• Black Facebook Icon
  • Black Twitter Icon
  • Black Pinterest Icon
  • Black Instagram Icon
jelly 102
jelly 102

jelly 103
jelly 103

jelly 104
jelly 104

jelly 102
jelly 102


Blackberry Habanero Hot Waldo Recipe

For Hot Waldo you're going to need some blackberries, and some peppers. If you really want it to be Hot Waldo, though, you have to use Waldo blackberries, which Johnsons sells at their farm, farmstand and at the farmer's market, but to be totally honest I think you should go and pick half a flat of blackberries out of your neighbor's front yard or the unused city lot down the street, because they're free, and for real? I don't think I've ever purchased a blackberry that tasted as good as the ubiquitous weedy ones that are out there busily destroying native ecosystems.

Anyway: half a flat, or about 8 cups, and somewhere between 2 and 4 hot peppers, like Jalepeno. I used three Serranos.


You don't have to separate the seeds out, but I did so I would have more control over the heat. I ended up bunging the whole lot in anyway, and it was perfect. One brief note here: watch it with the peppers. I didn't wear gloves while working with these, and I ended up with a really uncomfortable burn on two of my fingers from the capsaicin. I also knew these were roughly jalepeno-hot, and I know how much jalepeno I can use without going overboard. If you're going to go straight for the habaneros, or the Guatemalan Insanity Peppers, take it easy and use common sense: you want to be able to eat the jam, not use it to assassinate heads of state. And maybe consider wearing gloves while chopping.


I should also add that if you're going to process your jam jars for storage rather than putting them in your fridge and using them within a few weeks, you want your clean jars in the hot water bath and your lids warming and all that before you really get going with the jam recipe. Everything I say here is going to assume canning experience, or access to a friend who has experience, or a library card.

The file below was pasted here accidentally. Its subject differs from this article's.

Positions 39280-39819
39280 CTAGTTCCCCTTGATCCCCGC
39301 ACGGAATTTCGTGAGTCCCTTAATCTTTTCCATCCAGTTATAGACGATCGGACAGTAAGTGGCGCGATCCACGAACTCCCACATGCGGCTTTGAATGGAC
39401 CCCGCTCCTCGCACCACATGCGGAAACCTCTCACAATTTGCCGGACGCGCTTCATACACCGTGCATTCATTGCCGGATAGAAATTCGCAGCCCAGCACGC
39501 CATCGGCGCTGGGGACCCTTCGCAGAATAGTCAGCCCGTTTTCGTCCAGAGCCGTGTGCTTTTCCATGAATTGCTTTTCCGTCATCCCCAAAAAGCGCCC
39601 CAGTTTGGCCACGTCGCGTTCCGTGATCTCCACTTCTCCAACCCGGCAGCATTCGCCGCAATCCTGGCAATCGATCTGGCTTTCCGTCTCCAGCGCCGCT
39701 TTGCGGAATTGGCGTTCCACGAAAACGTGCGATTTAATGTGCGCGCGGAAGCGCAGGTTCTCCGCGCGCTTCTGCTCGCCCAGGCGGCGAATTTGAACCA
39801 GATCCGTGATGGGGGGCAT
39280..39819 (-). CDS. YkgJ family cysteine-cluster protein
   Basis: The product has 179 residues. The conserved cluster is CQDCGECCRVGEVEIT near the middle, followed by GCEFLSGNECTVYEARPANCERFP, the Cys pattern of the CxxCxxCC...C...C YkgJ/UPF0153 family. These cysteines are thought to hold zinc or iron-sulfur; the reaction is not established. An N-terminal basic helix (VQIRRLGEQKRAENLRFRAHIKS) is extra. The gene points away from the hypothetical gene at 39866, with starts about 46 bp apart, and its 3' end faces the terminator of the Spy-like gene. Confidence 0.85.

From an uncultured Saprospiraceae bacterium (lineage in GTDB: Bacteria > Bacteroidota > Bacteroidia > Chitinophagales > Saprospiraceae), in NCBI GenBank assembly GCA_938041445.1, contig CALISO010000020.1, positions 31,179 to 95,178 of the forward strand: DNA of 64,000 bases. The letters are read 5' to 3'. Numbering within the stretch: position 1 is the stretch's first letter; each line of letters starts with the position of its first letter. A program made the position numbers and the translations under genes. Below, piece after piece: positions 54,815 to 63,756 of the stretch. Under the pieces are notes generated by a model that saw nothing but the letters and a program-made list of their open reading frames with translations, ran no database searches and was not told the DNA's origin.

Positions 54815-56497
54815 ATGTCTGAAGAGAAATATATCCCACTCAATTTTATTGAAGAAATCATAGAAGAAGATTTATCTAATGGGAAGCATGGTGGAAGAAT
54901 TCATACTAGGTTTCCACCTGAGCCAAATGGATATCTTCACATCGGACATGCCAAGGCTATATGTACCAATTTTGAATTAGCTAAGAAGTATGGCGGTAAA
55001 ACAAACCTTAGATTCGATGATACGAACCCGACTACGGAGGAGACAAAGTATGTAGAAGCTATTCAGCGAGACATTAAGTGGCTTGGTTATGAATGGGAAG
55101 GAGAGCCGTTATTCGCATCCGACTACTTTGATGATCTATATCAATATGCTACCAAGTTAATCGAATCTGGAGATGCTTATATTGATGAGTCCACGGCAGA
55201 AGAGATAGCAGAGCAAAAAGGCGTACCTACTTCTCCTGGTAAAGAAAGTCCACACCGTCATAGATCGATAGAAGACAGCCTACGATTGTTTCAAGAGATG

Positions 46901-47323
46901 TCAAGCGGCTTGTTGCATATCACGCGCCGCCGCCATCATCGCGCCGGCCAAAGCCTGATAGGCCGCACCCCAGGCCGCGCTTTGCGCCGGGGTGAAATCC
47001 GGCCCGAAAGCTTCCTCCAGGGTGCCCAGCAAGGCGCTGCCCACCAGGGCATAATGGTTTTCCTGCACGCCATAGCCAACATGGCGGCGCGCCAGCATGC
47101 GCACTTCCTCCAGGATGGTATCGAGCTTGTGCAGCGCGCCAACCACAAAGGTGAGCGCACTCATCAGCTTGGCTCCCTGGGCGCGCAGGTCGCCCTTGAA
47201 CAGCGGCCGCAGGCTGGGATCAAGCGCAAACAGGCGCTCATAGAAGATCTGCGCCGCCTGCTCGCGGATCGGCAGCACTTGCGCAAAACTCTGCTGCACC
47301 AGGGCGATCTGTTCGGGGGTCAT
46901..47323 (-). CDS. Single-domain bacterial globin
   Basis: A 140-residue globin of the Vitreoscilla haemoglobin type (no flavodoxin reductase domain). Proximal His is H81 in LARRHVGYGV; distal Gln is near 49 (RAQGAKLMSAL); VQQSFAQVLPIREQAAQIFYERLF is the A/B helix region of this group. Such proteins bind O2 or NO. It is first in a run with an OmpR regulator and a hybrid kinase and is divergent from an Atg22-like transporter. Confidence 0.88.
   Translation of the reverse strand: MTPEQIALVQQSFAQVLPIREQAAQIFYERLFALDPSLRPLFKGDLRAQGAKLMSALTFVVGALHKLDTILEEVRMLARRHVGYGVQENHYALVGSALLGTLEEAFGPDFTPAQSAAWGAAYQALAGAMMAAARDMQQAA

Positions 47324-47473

So. Mince your peppers, throw 'em in the pot with the 8 or so cups of fresh berries, and cook them down until it's a bubbling slurry.

At this point, you have two options:

1)Proceed to jam-making

2)Get the seeds out

I chose Option 2, and used a food mill to squoosh out the good stuff and leave the bajeeeeeellion seeds and pulpy bits for something else. When I did so, I ended up with 5 cups to use for jam, and about 1 cup of remainders. 

From this point, you're going to make jam just like you'd normally do. I used 5 TBS of Ball low sugar pectin and about 1 cup of sugar and 1/2 a cup of honey. 


When your jam is gelling, get yer jars and lids out and ready. Take a blurry photo in your unbelievably dark kitchen while you ladle the hot jam into the jars.


I got 5 half pint jars out of the recipe. Process them in a hot water bath for 10 minutes. Let them rest for a couple minutes, then place them out of the way to cool.

Back to the blackberry seeds and pulp:


Throw it all in a quart jar, and fill the jar with vinegar. I used white vinegar because I have about three gallons of it in my kitchen right now. I didn't do anything fancy, I'm just leaving the jar at room temperature until I think to strain it. You could probably get more than one run of vinegar out the the pulp, too.

Hot blackberry vinegar makes rockin' salad dressing.


Homemade chicken salad, with roasted chicken, chopped chard stems, chopped cucumber, mayo and whatnot, and strips of fresh basil, over Romaine and drizzled with a mix of the blackberry vinegar, olive oil, and a splash of pure maple syrup. You could also use the berry vinegar mixed with olive oil for dipping warm crusty bread at the table. Nom nom.

Hot Waldo is CRAZY good spread on savory sandwiches, like the chicken salad above, or just turkey? Heck yeah. It would also make a nice glaze for cooked meats, tofu, tempeh or vegetables.